Tide has yet to turn in South Asian church’s struggle against AIDS

December 6, 2015 by  
Filed under newsletter-india

aidsIndia, December 1, 2015: Despite significant advances over the last decade in science, medicines and the dissemination of information on HIV/AIDS, people in South Asia, one of the world’s poorest regions and home to a quarter of the population, remain particularly vulnerable to the epidemic.

Christians, a small minority in South Asia, are battling HIV with limited resources while poverty, discrimination and lack of funding remain major challenges for church caregivers.

Muslim-majority Pakistan is home to 97,400 HIV patients, according to the government’s National Aids Control Program.

Meanwhile, the nation has seen an 11 percent increase in HIV-related deaths over the last few years, according to local media reports.

More effort is needed to provide treatment and also to overcome discrimination against those infected with HIV in Pakistan, experts say.

Stigma still holds strong

“The stigma still holds strong. Much work needs to be done with regard to awareness about HIV patients,” says Dr. Nabeel Saqib, former Caritas Pakistan national coordinator on health and a World Health Organization official.

Nazir Masih, 52, a Christian, was the first person to be diagnosed with HIV in Pakistan in 1999.

He founded the New Lights AIDS Control Society (NLCS) in 2001 with support from the Global Fund for Aids.

Currently, the NLCS runs three centers in Punjab province, which offer testing and counseling services to 1,200 HIV patients, including 110 children. It also supports the education of 28 children of HIV-affected families.

“Our teams visit each patient every three months to make sure their families are looking after them and that they are taking their pills regularly,” Masih said.

He decried what he called a serious lack of government HIV services and facilities.

The government only has 18 HIV treatment facilities nationwide where just over 5,000 people are receiving vital antiretroviral (ARV) drug therapy, Masih said.

“Untrained doctors have been put in charge of these centers. In one Punjab city, the doctor attends HIV patients only once a week. Hundreds are still waiting”, he told ucanews.com.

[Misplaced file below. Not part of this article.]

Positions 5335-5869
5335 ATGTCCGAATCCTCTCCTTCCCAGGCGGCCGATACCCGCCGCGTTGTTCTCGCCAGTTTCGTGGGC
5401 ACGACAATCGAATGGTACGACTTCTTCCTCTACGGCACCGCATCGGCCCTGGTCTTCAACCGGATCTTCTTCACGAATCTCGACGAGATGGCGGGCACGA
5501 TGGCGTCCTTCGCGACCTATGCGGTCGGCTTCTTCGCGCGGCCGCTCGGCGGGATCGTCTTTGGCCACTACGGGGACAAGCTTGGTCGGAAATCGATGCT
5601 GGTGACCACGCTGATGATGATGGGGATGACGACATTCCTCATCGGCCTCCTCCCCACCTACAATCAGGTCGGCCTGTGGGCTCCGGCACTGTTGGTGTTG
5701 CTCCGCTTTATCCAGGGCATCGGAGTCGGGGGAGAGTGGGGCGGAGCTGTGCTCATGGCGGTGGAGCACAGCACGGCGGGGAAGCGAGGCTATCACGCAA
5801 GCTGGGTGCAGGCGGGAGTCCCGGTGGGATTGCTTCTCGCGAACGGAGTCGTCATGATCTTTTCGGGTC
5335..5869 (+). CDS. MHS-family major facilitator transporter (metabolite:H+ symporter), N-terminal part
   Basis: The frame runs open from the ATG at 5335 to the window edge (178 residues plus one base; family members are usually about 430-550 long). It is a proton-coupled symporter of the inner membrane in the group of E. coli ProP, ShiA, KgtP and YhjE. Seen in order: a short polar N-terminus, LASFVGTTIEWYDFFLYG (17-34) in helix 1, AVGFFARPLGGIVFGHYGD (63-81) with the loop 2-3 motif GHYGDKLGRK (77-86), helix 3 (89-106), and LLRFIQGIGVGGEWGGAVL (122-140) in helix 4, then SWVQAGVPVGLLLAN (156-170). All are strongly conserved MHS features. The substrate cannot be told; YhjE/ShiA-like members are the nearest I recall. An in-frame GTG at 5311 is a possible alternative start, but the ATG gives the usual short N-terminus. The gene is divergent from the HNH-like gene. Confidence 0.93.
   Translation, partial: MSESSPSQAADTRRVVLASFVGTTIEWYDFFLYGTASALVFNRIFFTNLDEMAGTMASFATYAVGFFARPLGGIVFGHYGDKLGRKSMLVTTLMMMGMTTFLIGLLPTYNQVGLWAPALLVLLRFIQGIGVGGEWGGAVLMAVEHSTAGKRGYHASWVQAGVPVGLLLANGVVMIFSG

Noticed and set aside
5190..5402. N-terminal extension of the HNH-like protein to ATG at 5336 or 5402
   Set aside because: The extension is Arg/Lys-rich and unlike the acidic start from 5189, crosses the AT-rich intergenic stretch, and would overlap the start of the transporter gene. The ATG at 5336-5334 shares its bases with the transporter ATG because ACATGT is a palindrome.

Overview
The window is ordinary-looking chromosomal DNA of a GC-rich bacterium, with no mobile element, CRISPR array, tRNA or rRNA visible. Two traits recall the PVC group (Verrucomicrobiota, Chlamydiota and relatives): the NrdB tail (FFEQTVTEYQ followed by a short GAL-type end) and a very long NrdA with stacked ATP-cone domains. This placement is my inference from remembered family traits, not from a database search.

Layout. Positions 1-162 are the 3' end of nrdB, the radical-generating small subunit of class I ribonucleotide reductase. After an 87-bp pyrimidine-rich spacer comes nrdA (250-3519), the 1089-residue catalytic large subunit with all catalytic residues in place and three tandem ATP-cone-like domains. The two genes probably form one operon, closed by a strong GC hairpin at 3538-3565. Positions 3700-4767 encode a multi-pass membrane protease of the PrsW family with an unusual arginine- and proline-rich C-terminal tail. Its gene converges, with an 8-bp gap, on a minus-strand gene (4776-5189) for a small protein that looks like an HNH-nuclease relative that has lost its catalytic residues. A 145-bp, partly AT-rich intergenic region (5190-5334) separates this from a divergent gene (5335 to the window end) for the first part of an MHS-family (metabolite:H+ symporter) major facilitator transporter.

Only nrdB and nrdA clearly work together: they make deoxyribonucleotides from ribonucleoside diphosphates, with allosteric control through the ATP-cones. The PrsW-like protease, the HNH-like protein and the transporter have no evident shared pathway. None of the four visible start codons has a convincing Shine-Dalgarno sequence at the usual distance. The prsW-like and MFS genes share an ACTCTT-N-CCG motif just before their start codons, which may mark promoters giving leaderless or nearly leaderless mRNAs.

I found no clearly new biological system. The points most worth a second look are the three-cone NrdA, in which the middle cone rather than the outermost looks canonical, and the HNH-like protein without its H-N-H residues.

Very little is being done to break down the social stigma and prejudices associated with the disease, he said.

“Personally I feel the stigma won’t end. People still call it the disease of bad people and think victims are involved in immoral activities and do not deserve any kind of help. As a result HIV positive people in our country do not admit to having the disease and continue spreading the virus which is dangerous,” Masih said.

Predominantly Hindu India has 2.1 million HIV cases, the third highest in the world, according to a 2014 UNAIDS report.

Caritas sensitizes people about AIDS

Caritas India, the social arm of the Catholic Church in India, is offering services to sensitize people about AIDS in nine districts of the western state of Gujarat. The project is a partnership with the AIDS Control Society of the Gujarat state government under the country’s National AIDS Control Program.

“We counsel people about the causes of the disease and how to prevent it,” Caritas India spokesman Amrit Sangma, told ucanews.com.

He said Caritas has made a special effort in targeting high-risk groups such as sex workers.

Sangma says their efforts have reaped some levels of success.

In Amreli district, sex workers now insist on having safe sex. Also, some believe the risk is too great and have given up sex work, he said.

In Gujarat’s Bhavnagar and Bhanaskantha districts, Caritas was able to reach out to the gay community who, due to social stigma are not easy to approach.

“We had a breakthrough when we counseled one gay man who in turn started counseling other men about the risks of the disease. Hopefully, the risk of contracting the virus has decreased among these men as they have been educated about the dangers of the disease,” he said.

Buddhist-majority Sri Lanka, however, remains a low prevalence country where monogamy is promoted religiously and culturally. The nation has 0.1 percent HIV prevalence rate among its total population of 20 million with 167 new cases being detected this year.